• On January 18, Iran International reported that U.S. Special Representative for Iran, Rob Malley, had met with Iran’s ambassador to the United Nations, Saeed Iravani, in New York. The State Department did not disclose what was discussed in the meetings.
  • On January 25, IAEA chief Rafael Grossi warned that Iran had amassed enough material for “several nuclear weapons.”
  • On January 26, U.S. Special Envoy for Iran Robert Malley told the BBC that “diplomacy never ends” with Iran, seemingly contradicting recent statements by him and other Biden administration officials that talks to revive the JCPOA nuclear deal are “not on the agenda due to Iran’s position.”

Regional Aggression: Iran-backed proxies twice attacked U.S. coalition forces in Syria, with no apparent U.S. response. The French and U.S. Navies interdicted separate, massive shipments of weapons being smuggled from Iran to Yemen. A gunman stormed the Azerbaijani Embassy in Tehran, killing its head of security.

  • On January 4, two rockets targeted U.S. coalition forces in northeast Syria, causing no casualties. Though they did not claim responsibility, Iran and its proxies “frequently launch munitions from the area where these projectiles reportedly originated.”
  • On January 6, the USS Chinook interdicted thousands of assault rifles en route to Yemen in the Gulf of Oman, “part of a continued pattern of destabilizing activity from Iran.”
  • On January 13, Foreign Minister Hossein Amir-Abdollahian met Hezbollah chief Hassan Nasrallah and Secretary General of Palestinian Islamic Jihad Ziyad al-Nakhalah in Lebanon, saying, “Iran will continue supporting the Islamic resistance in Lebanon and Palestine.”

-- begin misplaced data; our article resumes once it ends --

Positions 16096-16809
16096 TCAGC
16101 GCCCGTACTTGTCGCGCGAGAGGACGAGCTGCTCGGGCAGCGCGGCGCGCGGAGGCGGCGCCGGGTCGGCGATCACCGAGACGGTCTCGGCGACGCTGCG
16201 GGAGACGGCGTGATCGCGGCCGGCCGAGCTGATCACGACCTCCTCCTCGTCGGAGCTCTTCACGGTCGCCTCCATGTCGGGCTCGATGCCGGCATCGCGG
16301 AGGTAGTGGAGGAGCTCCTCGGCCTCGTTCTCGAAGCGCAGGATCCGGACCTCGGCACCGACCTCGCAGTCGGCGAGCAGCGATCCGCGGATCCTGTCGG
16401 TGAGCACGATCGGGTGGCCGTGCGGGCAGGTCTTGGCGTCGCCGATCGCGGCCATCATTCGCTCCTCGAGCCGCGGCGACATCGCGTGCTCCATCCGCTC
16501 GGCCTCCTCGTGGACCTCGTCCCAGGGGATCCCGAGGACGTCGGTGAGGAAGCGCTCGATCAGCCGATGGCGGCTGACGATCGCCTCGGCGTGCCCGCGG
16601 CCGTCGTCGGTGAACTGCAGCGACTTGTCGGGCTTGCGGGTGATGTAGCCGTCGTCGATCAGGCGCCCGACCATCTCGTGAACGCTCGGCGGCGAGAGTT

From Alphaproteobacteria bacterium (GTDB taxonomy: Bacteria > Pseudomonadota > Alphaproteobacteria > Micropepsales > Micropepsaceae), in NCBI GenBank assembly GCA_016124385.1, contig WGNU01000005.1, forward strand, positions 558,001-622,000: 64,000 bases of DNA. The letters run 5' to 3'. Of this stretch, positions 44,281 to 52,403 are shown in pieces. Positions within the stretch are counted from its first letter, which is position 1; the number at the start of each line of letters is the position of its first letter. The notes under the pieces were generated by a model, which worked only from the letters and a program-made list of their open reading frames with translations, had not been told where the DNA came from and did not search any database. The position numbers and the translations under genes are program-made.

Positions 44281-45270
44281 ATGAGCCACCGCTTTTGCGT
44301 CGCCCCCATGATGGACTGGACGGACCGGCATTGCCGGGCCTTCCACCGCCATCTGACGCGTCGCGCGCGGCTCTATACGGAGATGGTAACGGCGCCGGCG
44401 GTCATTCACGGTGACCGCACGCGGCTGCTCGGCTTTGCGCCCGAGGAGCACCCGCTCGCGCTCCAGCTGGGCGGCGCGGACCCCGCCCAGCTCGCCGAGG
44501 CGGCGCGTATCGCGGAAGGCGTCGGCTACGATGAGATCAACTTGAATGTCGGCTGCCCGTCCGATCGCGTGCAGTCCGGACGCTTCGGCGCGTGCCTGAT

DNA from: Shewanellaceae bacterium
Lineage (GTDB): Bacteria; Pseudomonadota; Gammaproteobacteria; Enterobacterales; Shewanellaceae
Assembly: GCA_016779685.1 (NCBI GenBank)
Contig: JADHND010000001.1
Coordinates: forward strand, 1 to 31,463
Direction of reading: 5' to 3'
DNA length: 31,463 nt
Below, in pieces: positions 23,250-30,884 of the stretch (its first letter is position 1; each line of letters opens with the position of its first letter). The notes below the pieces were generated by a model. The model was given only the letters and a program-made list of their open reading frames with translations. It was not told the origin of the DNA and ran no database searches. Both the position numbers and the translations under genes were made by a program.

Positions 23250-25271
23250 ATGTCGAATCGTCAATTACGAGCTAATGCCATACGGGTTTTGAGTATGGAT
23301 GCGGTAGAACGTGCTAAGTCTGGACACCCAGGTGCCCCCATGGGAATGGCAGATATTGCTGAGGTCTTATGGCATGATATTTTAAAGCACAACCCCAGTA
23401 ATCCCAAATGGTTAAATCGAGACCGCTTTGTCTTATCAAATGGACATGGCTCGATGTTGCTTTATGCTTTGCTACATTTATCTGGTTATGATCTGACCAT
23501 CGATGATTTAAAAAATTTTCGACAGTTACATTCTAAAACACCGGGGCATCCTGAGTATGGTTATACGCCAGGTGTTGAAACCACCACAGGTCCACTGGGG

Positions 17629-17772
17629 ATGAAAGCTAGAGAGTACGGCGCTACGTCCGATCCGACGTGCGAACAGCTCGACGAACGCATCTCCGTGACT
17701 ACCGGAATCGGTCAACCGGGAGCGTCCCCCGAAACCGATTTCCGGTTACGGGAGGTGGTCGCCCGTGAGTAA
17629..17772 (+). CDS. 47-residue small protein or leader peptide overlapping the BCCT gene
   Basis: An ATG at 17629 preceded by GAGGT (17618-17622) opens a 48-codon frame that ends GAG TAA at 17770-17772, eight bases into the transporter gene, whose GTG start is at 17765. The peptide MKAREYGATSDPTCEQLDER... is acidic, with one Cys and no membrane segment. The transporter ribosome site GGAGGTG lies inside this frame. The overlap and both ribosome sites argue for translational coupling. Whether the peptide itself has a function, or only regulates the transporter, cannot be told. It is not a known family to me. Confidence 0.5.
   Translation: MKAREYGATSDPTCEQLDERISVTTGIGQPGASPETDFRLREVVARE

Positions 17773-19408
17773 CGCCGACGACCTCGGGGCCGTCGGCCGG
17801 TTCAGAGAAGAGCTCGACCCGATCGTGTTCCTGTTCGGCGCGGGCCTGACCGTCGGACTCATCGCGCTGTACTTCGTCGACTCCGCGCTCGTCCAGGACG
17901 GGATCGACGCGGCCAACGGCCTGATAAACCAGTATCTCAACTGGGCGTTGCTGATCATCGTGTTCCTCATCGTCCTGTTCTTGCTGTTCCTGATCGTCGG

• On January 15, a French warship seized a “boatload of Iranian-supplied weapons and ammunition bound for militants in Yemen” off the Yemeni coast, including “more than 3,000 assault rifles, a half million rounds of ammunition and 20 antitank guided missiles.”
  • The Pakistani military said that on January 18, “terrorists used Iranian soil to target a convoy of [Pakistani] security forces patrolling along the border,” in an attack that killed four Pakistani soldiers. No group immediately claimed responsibility.
  • On January 20, three drones targeted the U.S. garrison at al-Tanf, Syria, “a frequent focus of Iranian-backed attacks.” Two of the drones were shot down, but the third injured two members of the U.S. partner force, the Syrian Free Army.
  • On January 27, a gunman stormed the Azerbaijan Embassy in Tehran, killing its head of security and wounding two guards. Azerbaijan’s Foreign Ministry said it planned to evacuate the embassy and blamed Iran’s “recent anti-Azerbaijani campaign” for the attack.
  • On January 28, reports indicated Israel carried out a drone attack on a munitions factory in Isfahan. Iran claimed the strike caused only “minor damage,” while other reports listed four explosions “which appeared to specifically target a facility developing advanced weapons.”

Cyber: Throughout January, Iran-aligned hacker groups harassed dissidents abroad, targeted foreign government officials and civilians, and undermined Israel-Saudi normalization efforts.

  • On January 8, BBC reported that the families of the victims of Ukraine International Airlines Flight 752, a civilian airliner shot down over Tehran by the IRGC in 2020, were facing “harassment” and “have had their social media or email addresses hacked” by Iran.
  • On January 15, Iran International reported that a private cybersecurity company, Bitfender, based out of Romania, had “revealed information about an Iranian spyware that steals people’s sensitive information through a VPN software.”
  • On January 17, Albanian Prime Minister Edi Rama said Albania is “still under [cyber] attack, practically day after day” by the Iranian regime, following multiple cyberattacks in 2022.
  • On January 19, Britain’s National Cyber Security Centre alerted that Iranian-linked hackers “are increasingly targeting … those in government, defense, think tanks and the media.”
  • On January 28, Iran International reported that Iran-linked hackers were attempting to “disrupt relations between Saudi Arabia and Israel.”